The 15 presidents whose records can be found in this collection faced a wide range of challenges, from the warfare of the American Revolution, which left Nassau Hall in ruins, to the twentieth-century educational reforms that propelled Princeton University into the first tier of the world's universities. Their training and abilities also varied, and it is this diversity of men and issues, interacting with one another in unique ways, that have defined the office of Princeton University's president.
It has never been a self-sufficient office, even in its earliest incarnation, for presidents have always had to work in concert with the Board of Trustees and, as the latter's day-to-day involvement in the life of the institution lessened, with a corps of administrative officers as well. The will of the faculty, students, and alumni have also had an important impact on the power of presidents. Each of these groups has asserted itself at different points in history, from the rampaging students who helped to wreck the presidency of Samuel Stanhope Smith, to the faculty who agitated for Patton's removal, to the alumni who undermined Woodrow Wilson's initiatives concerning graduate education and undergraduate eating clubs. At times, however, power has been willingly shared, as the close partnership of James Carnahan and John Maclean, Jr., the College of New Jersey's ninth and tenth presidents, demonstrates.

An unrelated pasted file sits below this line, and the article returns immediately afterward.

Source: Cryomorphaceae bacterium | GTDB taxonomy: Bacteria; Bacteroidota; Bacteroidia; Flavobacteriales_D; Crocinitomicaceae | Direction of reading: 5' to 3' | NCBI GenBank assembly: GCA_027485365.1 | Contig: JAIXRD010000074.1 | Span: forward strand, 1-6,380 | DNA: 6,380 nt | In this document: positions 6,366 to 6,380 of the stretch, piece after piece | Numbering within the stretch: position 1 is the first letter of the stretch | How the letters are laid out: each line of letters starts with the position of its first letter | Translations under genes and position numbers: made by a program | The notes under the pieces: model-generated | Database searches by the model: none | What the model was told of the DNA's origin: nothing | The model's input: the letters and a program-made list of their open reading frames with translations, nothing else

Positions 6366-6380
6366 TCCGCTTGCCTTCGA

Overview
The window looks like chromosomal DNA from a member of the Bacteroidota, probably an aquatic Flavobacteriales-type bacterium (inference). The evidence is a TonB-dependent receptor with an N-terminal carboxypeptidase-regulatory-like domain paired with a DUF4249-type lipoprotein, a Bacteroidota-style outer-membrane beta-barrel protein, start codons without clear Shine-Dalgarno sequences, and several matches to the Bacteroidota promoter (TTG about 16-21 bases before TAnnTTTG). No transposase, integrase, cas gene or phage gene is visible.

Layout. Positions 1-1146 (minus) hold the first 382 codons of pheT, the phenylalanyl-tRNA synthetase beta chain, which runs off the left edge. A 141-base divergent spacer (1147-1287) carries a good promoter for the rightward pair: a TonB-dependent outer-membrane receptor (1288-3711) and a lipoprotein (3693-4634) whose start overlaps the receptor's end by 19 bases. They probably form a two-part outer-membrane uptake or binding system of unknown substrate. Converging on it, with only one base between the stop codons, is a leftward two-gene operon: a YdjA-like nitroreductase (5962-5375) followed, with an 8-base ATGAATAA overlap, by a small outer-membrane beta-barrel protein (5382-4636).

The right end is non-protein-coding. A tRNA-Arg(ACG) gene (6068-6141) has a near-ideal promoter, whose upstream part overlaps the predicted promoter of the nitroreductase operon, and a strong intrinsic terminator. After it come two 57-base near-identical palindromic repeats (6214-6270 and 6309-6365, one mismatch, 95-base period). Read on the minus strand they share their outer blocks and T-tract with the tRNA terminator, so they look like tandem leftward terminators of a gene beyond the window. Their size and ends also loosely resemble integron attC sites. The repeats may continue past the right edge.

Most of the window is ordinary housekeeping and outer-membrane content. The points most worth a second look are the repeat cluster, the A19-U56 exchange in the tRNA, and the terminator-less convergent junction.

Variety has also marked the length of presidential tenures. The combined service of Princeton University's first five presidents was under 20 years, thanks to stress and illness.
Carnahan, in contrast, headed the College of New Jersey for no fewer than 31 years, and four of the presidents represented here enjoyed tenures of between 20 and 30 years.
Familial and religious cohesion has given way to pluralism. Until Wilson assumed the presidency of Princeton University in 1902, the men who held this office were exclusively Presbyterian clergymen, and in two cases, family members succeeded one another: Burr by his father-in-law, Jonathan Edwards, and John Witherspoon by his son-in-law, Smith. It was not until 2001, however, that the gender barrier was broken with the election of Shirley Tilghman, Princeton University's first female president.
The contributions of Princeton University's presidents have varied with the times in which they lived and in proportion to their talents and resources. Their ranks have included statesmen of the stature of Witherspoon, the only clergyman to sign the Declaration of Independence, and Wilson, who guided the United States through the First World War. They have included accomplished educators like James McCosh, whose impact was likened to “an electric shock, instantaneous, paralyzing to the opposition, and stimulating to all who were not paralyzed.” They have included pioneers like Burr, who oversaw his institution's move from Newark to Princeton in 1756 and the erection of Nassau Hall. They have included gifted administrators like Dodds, who, notwithstanding the turmoil of the Great Depression and the Second World War, set a new standard of academic excellence and, as the development of the Woodrow Wilson School attests, gave his university a global outlook. And, inevitably, there were presidents who failed to sustain the burdens of their office: men like Smith, whose tenure was marred by a fire that gutted Nassau Hall in 1802 and student riots that led to mass suspensions in 1807. Indeed, Smith is one of four presidents who have been compelled to resign under pressure. The other three are Ashbel Green, Patton, and Wilson.